Feeds

Intel to get whacked in Q3 by PC slowdown

Competitive pressures, too?

Mobile application security vulnerability report

Wall Street got a shock this morning as chip maker Intel cut its guidance for the third quarter ending in September.

In a statement, Intel said that it was now expecting revenues to be somewhere between $10.8bn and $11.2bn, significantly lower than the $11.2bn to $12bn guidance that the company gave Wall Street back on July 13 when it reported its financial results for the second quarter. Ironically, Paul Otellini referred to that as "the best quarter in the company's 42-year history," and Intel beat Wall Street expectations for revenues and profits. It now seems pretty clear that PC and server makers might have been a little too exuberant in the chip and chipset buying in Q2 as they thought the IT market had recovered a bit more than it actually has.

"Revenue is being affected by weaker than expected demand for consumer PCs in mature markets," Intel said in its statement. "Inventories across the supply chain appear to be in-line with the company's revised expectations."

"The impact of lower volume is being partially offset by slightly higher average selling prices stemming from solid enterprise demand," it added.

As El Reg has previously reported, market watcher IDC calculated that PC shipments rose by 22.4 per cent in the second quarter, to 81.5 million units. IDC had been projecting that consumer PC spending will "remain healthy" but slow as 2010 progresses, and businesses will grow their PCs budgets as they do their cyclical replacements over the next couple of years.

Gartner said that the PC market jumped in the second quarter, too, with shipments up 20.9 per cent, with 82.9 million machines out the door. Microsoft, which is very keen on a Windows 7 upgrade cycle, was this month poo-pooing the idea that the PC market would slowdown in the second half of this year.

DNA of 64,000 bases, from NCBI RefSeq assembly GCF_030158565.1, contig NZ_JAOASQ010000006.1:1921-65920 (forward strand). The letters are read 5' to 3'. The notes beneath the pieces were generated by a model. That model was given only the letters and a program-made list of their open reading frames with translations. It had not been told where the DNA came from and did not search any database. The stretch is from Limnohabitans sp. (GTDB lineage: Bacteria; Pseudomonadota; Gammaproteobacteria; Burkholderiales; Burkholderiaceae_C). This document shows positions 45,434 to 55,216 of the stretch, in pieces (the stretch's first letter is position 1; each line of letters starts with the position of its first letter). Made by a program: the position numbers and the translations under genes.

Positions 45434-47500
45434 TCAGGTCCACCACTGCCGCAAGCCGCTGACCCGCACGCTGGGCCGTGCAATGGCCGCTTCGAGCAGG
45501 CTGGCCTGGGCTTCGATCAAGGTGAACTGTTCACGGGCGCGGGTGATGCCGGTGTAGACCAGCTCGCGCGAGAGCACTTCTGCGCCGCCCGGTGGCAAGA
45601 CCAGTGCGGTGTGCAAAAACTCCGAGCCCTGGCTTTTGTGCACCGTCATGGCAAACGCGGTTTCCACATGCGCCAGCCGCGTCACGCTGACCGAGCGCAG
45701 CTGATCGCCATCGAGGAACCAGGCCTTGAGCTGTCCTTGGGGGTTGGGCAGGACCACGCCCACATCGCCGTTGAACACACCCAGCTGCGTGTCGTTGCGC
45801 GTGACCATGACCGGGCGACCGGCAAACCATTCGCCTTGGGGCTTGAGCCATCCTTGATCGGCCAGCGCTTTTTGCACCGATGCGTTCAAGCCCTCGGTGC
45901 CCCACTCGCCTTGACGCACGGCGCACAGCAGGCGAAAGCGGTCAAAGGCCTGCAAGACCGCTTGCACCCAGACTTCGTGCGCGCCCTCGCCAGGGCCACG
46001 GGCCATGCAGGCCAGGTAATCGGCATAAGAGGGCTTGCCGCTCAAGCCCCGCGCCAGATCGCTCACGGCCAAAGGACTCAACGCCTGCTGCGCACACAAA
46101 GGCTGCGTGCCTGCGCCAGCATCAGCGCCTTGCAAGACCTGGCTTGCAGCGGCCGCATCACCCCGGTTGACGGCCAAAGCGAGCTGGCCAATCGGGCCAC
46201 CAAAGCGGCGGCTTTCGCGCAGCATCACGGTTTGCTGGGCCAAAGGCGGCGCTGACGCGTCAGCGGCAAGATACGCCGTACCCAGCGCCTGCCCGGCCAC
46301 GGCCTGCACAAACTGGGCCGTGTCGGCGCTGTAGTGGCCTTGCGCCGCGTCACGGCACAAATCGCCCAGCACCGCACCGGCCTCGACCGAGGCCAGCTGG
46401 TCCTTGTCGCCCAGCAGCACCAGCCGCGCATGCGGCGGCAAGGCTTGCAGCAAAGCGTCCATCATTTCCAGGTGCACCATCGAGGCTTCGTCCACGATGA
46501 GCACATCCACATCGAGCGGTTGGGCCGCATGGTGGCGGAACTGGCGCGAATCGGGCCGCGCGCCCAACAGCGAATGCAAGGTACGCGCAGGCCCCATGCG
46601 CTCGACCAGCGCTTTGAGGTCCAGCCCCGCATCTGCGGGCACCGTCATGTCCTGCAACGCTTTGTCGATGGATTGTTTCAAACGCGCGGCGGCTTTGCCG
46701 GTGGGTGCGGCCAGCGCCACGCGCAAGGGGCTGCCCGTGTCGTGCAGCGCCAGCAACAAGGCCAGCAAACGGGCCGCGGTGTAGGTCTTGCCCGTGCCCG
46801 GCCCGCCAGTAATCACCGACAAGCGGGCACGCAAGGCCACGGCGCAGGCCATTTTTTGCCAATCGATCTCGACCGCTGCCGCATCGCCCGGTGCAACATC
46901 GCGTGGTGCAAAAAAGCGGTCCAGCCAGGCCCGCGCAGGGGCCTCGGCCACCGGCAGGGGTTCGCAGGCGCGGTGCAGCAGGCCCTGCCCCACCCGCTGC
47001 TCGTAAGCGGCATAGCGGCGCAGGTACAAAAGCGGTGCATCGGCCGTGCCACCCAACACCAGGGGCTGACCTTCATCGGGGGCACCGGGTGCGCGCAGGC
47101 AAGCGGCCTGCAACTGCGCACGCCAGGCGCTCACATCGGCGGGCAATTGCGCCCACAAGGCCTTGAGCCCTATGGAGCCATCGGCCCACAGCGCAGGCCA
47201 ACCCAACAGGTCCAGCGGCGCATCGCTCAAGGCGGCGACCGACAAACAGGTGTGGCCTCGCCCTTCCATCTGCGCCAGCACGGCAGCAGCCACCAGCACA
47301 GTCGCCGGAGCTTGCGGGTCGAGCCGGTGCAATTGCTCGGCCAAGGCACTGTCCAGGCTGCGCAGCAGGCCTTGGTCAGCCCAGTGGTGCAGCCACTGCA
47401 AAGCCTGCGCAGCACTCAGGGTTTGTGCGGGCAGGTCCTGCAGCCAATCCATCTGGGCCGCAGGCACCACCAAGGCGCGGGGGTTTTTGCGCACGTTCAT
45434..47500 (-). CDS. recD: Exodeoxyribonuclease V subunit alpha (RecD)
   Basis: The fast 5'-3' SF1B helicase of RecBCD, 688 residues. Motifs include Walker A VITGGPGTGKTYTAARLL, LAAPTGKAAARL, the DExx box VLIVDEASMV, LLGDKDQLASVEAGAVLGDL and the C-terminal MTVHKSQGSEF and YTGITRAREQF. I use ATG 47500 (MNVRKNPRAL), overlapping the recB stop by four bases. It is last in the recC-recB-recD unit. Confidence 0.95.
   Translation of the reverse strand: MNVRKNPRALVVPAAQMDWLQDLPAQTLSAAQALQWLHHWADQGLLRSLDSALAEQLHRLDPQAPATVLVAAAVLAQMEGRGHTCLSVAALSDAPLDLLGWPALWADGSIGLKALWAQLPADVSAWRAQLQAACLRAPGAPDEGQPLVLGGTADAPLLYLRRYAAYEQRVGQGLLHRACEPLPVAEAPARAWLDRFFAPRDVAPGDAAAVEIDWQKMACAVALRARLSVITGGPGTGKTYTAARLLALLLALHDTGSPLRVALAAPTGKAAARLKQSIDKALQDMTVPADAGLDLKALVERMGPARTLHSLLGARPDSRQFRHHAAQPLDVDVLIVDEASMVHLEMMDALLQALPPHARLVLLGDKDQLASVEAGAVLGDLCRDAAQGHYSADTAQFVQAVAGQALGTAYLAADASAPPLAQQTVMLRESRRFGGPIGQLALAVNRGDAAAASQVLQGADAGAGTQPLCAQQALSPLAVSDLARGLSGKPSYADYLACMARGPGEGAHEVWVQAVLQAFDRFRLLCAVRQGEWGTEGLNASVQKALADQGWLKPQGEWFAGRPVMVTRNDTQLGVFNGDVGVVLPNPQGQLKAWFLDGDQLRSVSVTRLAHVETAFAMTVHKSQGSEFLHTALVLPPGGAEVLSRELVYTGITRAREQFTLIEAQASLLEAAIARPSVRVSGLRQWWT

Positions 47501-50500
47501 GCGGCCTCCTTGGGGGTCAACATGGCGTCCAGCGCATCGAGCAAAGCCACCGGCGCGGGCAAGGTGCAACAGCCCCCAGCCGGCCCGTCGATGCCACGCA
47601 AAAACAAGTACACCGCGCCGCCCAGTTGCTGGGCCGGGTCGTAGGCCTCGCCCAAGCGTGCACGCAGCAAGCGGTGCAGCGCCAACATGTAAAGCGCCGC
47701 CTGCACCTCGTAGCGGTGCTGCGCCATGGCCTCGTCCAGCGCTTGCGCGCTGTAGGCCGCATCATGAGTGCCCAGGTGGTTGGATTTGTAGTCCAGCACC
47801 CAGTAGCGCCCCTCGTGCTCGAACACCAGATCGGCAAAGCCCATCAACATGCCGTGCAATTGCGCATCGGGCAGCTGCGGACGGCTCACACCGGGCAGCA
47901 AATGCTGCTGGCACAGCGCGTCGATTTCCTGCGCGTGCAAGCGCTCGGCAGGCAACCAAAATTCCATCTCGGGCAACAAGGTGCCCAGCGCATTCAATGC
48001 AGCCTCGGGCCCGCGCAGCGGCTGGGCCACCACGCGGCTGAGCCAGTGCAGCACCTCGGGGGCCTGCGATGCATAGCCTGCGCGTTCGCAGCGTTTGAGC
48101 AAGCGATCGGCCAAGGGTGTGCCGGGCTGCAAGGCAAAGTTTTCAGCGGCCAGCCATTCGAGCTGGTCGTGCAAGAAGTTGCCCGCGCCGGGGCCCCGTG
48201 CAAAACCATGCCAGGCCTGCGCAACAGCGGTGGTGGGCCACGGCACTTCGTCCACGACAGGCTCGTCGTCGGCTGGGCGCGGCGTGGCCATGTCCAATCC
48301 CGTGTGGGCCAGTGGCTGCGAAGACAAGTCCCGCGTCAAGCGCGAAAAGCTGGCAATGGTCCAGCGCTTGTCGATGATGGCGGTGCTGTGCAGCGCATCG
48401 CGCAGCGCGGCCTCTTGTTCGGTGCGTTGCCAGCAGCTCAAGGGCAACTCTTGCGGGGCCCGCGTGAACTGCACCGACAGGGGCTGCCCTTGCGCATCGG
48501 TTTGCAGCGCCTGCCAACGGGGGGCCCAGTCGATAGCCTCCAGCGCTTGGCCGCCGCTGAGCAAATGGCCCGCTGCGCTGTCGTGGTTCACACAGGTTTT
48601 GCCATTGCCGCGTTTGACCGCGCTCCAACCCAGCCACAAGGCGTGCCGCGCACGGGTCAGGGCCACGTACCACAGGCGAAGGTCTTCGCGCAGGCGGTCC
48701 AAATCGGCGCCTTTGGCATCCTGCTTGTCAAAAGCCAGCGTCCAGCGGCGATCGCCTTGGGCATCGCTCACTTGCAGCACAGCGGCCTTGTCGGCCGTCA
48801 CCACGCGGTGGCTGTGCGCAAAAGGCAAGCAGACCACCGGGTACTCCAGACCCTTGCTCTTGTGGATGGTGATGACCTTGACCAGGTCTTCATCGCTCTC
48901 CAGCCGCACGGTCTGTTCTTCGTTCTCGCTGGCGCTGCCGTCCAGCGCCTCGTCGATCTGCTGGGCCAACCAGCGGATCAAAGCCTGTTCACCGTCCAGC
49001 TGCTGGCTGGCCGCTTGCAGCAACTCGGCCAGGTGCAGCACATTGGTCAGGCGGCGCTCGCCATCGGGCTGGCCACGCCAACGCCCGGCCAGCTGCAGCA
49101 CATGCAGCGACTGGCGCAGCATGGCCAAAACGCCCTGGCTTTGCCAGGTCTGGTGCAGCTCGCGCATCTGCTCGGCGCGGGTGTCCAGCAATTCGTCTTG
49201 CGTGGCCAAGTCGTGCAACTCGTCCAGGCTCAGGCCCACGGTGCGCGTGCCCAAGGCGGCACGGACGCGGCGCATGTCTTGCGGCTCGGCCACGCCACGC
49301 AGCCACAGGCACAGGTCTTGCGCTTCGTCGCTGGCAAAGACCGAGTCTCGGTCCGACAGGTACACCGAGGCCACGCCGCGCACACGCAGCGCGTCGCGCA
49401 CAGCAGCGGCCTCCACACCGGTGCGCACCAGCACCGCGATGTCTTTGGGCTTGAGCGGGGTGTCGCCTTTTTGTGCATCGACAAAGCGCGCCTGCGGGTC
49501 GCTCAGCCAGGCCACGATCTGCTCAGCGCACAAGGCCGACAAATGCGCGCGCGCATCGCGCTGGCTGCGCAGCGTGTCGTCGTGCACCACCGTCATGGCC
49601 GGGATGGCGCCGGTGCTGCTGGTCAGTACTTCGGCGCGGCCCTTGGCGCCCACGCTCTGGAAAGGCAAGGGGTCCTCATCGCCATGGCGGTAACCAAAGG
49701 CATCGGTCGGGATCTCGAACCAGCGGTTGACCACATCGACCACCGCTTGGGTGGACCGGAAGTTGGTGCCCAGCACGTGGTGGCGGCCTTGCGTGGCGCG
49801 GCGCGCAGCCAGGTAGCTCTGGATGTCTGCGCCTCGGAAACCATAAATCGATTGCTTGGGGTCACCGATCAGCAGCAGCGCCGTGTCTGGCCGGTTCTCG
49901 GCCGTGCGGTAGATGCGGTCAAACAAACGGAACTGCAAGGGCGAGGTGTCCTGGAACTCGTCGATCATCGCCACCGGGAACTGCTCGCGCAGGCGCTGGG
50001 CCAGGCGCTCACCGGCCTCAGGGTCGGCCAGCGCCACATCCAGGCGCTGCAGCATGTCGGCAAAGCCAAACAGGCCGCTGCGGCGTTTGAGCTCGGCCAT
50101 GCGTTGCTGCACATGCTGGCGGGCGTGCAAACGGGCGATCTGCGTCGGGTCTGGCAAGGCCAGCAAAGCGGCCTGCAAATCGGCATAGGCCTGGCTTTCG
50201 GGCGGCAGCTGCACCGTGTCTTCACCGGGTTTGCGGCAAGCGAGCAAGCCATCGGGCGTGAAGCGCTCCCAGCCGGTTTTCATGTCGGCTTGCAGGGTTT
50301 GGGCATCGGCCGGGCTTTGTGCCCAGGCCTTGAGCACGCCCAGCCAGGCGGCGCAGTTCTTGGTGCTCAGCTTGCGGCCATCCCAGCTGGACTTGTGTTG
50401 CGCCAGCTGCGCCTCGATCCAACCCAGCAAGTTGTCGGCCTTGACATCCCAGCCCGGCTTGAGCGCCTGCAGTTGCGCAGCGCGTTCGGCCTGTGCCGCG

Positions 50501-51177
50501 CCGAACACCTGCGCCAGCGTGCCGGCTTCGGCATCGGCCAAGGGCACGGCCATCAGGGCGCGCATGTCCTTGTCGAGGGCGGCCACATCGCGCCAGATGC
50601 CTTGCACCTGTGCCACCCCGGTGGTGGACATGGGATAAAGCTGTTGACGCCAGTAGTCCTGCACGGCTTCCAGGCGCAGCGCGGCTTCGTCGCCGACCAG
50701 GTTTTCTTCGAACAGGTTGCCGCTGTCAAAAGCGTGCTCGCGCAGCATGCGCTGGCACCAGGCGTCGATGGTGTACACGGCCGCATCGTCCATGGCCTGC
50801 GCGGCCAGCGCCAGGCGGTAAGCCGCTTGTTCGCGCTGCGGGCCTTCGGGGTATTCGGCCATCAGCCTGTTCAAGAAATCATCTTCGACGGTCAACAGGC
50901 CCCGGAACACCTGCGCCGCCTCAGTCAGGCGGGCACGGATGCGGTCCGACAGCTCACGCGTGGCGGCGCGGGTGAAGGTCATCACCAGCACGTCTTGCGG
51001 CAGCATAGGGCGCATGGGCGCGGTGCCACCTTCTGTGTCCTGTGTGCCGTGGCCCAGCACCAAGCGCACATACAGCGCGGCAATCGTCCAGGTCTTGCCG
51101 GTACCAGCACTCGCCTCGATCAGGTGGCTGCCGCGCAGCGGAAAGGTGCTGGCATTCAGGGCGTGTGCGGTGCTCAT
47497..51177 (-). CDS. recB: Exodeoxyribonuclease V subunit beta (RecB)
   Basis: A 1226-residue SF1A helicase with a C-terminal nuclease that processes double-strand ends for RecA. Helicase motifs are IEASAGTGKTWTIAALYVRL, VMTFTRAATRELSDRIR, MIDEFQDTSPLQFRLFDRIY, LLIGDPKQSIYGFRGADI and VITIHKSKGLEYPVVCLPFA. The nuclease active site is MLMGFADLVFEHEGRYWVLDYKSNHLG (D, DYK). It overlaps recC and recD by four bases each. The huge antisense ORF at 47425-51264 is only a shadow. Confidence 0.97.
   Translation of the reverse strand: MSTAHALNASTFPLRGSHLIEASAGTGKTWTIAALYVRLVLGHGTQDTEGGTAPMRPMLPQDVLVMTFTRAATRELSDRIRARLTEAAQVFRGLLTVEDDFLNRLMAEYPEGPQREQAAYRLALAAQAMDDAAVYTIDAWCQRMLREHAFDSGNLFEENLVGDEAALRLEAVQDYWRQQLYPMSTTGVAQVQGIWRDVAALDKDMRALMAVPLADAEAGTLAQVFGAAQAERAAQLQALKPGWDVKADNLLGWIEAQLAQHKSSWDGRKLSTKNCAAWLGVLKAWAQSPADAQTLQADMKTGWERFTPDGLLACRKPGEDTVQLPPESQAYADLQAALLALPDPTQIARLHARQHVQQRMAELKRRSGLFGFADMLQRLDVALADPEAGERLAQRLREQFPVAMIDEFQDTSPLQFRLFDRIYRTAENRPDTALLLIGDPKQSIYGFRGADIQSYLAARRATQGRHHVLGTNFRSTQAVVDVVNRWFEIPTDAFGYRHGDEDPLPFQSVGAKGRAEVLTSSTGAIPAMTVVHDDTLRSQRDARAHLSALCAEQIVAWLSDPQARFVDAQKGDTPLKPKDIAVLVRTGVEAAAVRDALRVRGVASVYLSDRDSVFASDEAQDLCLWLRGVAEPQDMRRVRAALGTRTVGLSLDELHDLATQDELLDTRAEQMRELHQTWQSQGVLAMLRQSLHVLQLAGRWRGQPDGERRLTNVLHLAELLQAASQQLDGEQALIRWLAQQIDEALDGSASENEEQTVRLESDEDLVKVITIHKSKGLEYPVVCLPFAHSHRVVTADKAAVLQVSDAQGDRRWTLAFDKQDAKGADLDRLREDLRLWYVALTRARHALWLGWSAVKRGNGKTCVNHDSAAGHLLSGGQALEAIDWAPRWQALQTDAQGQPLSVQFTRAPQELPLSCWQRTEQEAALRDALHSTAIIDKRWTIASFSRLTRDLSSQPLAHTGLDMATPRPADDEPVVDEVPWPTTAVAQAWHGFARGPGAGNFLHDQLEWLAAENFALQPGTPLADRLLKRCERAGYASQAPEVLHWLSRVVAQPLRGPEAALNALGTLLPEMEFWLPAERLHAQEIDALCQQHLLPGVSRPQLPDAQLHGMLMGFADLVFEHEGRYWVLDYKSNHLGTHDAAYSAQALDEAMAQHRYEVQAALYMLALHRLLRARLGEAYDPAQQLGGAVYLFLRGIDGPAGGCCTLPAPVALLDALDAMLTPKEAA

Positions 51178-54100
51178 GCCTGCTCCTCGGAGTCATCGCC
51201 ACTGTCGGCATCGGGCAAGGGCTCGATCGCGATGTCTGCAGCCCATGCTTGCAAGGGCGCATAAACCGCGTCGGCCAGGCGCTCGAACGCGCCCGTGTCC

iSuppli, which tracks semiconductor sales, has been expecting worldwide chip sales to grow significantly this year - up 35.1 per cent, to $310.3bn. But that is because so many devices use chips these days and there are product shortages for them in many cases, which drives up revenues. Demand for PCs and servers were cooked into those iSuppli numbers, of course.

Intel also lowered its gross margin guidance by a couple of points, to between 65 and 67 per cent. Perhaps the Opteron 6100 processors for servers are getting a bit of traction in the market, after all.

As El Reg goes to press, Intel's shares are off a few pennies to $18.15 a pop. Wall Street either doesn't care or hasn't heard the news yet. ®

Boost IT visibility and business value

More from The Register

next story
Report: American tech firms charge Britons a thumping nationality tax
Without representation, too. Time for a Boston (Lincs) Macbook Party?
iPad? More like iFAD: We reveal why Apple ran off to IBM
But never fear fanbois, you're still lapping up iPhones, Macs
Apple gets patent for WRIST-PUTER: iTime for a smartwatch
It does everything a smartwatch should do ... but Apple owns it
Apple orders huge MOUNTAIN of 80 MILLION 'Air' iPhone 6s
Bigger, harder trouser bulges foretold for fanbois
Child diagnosed as allergic to iPad
Apple's fondleslab is the tablet dermatitis sufferers won't want to take
Microsoft takes on Chromebook with low-cost Windows laptops
Redmond's chief salesman: We're taking 'hard' decisions
For Lenovo US, 8-inch Windows tablets are DEAD – long live 8-inch Windows tablets
Reports it's killing off smaller slabs are greatly exaggerated
prev story

Whitepapers

Designing a Defense for Mobile Applications
Learn about the various considerations for defending mobile applications - from the application architecture itself to the myriad testing technologies.
How modern custom applications can spur business growth
Learn how to create, deploy and manage custom applications without consuming or expanding the need for scarce, expensive IT resources.
Reducing security risks from open source software
Follow a few strategies and your organization can gain the full benefits of open source and the cloud without compromising the security of your applications.
Boost IT visibility and business value
How building a great service catalog relieves pressure points and demonstrates the value of IT service management.
Consolidation: the foundation for IT and business transformation
In this whitepaper learn how effective consolidation of IT and business resources can enable multiple, meaningful business benefits.